Tired of our usual excursions in Torchlight II, or Minecraft, or wine, Lady Rossignol and I needed something of a fresh video-distraction for the weekend evenings. Having paid little attention to Cube World, but knowing enough about it to say that I was multiplayer, we decided to embark on the perilous path of the alpha.
This is how we got on.
Firstly it’s important to note that the developers of Cube World are called Wolfram and Sarah von Funck. That should pretty much seal its fate as one of the most important games of the year, but it turns out there’s more to it that that. Cube World is an RPG set in an infinite world. That means that whatever seed you put in to generate your world, you get a world that is endless. Philosophically speaking, therefore, if the map really is infinite, it is all the same map, since an infinite map made must contain all maps, and therefore you are just on one point on a plane of infinite potentiality that the code has instantiated. That’s maths for you. Clever stuff.
Cup of tea.
Maths was presumably also involved in the networking of the game, which we played over LAN (and which can be played over VPN using much the same system) by running a server app in the background to my game, and then typing my network IP into the other client game. Lucky I can still remember how to find my own IP, eh? All those years of mucking about with command lines had its use after all. Won’t matter come the apocalypse though, eh? We’ll all have to use Linux.
Anyway, we jumped in and made some characters using the lovely character creator. Actually, I say lovely, and mean that, but it was also sort of indicative of the game as a whole: it sticks rigidly to the standard ways of doing things that other RPGs have done in the past. While Cube World is in some ways wholly unlike anything else I have played – in its scope and openness – it is also based unerringly on ideas from mainstream MMOs, and games like the Final Fantasies and Zelda. I know people like that stuff, but it immediately demolished the idea that there were going to be any significant surprises, and so far there haven’t been. That’s not to say it’s not lovely, but that it is very much a work of genre RPG expectations.
And so into the world: Cube World’s strongest asset is, indeed, it’s cube world. It’s beautiful in a clean, perfect, Platonic landscape sort of way. The cubes give the game a superficial Minecraftian look, but the conceit of popping and unpopping those cubes for building is (for the most part, there is mining and stuff) not here. The cubes are, instead, a shortcut to create a world out of that maths stuff. And what a world! Not only infinite, as I said, but ostentatiously artful, like a measured sculpture, made by God’s 3D printer: cubey clouds float above flowing valleys and towns. Huge, monster-infested fortresses can be found at the end of winding roads from chunky fantasy towns filled with craftsmen and shops. Exquisite. I could (and did) wander through it for hours. The map is a particular glory, and it made me wish all games would pay as much attention to their graphical abstraction as this does. God, I love maps.
Furthermore, I’m one of the world’s greatest suckers for procedural world generation, so it was inevitable that I would be so entranced. Mrs Rossignol, however, is in it for the loot and the crafting, and as such she was not enjoying herself quite so much. Rightly so, perhaps, because right now the game does little to structure its experience in any meaningful way. The complete randomness of drops, resources, and so on, combined with NPCs of various levels being strewn through the world so that you are just as likely to meet an impossible dangerous squirrel as you are to find a band of orcs that you can kill quite easily, or find that thing you actually need. Any plans you might make for crafting that recipe you find tend to be no plan at all, and you just have to wait and see what the grind will bring. Clearly there are plans to round off these rough edges, but for a game world that feels so developed, and for game systems (such as crafting) with such a lot of content, it seems like a daft oversight to have launched with only the name-colour of NPCs giving you any real clue as to whether you should engage, and no good way to search for the things you actually need, other than wander, wander, wanderiiiing.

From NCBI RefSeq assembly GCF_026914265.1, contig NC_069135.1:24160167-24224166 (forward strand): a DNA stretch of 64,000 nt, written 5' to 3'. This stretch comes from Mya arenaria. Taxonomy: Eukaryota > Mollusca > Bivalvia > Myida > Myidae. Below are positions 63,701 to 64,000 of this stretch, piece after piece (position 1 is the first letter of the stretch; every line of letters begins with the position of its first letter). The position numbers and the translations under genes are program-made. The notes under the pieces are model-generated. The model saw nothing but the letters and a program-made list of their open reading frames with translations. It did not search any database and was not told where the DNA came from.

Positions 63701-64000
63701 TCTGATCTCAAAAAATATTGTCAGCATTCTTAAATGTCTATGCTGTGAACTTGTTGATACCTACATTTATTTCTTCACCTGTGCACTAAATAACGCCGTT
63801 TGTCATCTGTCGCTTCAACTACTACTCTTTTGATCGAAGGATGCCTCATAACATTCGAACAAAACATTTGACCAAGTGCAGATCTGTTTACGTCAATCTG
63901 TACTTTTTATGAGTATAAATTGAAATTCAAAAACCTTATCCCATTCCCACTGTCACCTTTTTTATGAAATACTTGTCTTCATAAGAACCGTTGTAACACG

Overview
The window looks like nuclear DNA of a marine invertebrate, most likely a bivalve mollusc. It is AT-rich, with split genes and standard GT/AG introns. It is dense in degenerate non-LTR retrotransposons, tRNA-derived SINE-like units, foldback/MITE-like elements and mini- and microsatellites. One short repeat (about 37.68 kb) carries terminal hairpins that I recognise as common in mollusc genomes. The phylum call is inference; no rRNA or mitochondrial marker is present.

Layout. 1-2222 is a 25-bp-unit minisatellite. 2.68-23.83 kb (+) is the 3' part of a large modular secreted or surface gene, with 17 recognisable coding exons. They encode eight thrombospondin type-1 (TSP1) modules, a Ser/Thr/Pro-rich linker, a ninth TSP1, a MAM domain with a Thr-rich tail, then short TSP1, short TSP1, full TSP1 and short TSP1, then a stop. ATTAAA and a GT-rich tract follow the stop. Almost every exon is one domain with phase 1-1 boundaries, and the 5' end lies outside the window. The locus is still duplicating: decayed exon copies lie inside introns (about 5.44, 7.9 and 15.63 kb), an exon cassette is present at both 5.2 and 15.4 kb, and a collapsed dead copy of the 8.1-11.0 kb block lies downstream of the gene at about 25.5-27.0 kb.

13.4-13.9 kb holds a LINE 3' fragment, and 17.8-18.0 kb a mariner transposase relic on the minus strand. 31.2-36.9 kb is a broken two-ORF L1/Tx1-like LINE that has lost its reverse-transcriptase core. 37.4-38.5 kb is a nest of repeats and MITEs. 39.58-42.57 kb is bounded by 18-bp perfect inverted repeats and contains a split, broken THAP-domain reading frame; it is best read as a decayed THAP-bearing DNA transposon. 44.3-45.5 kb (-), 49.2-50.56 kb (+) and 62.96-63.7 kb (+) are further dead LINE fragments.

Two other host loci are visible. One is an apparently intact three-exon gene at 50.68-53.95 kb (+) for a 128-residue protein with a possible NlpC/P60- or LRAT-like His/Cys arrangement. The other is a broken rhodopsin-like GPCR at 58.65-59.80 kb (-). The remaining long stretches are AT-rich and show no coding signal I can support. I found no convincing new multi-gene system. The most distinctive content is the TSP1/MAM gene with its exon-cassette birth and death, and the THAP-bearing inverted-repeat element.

Cup of tea. Cake.
This bitterish pill is no doubt going to be sweetened by continued work on the game, which is only at the earliest stages of playable alpha, and already contains multitudes, there’s so much stuff! It’s already brimming with lovely touches – such as the NPC adventurer bands that roam the landscape – and a world of this magnitude (infinity) certainly provides a broad canvas for the devs to burn more detail into. I’m excited to see what they’ll get up to.
If there’s one thing that might keep me from coming back, actually, it was the fear that I might have already seen everything. If new biomes, new monsters, and new systems – such as PvP, which I hear is promised – spark to life in its cubic depths, then we could actually be in for a long term treat. As such, it might well be worth investing in for the journey. But I’m not yet sure. And it feels like although it has already come so far, this alpha has a long way to go. But perhaps that’s simply in its nature.
The posh tea. Expensive.
In conclusion: the next evening we ended up modding Torchlight II and playing that again instead. No offense, Cube World, but we have certain needs. We’ll visit again in a few months.
The Cube World alpha is now up.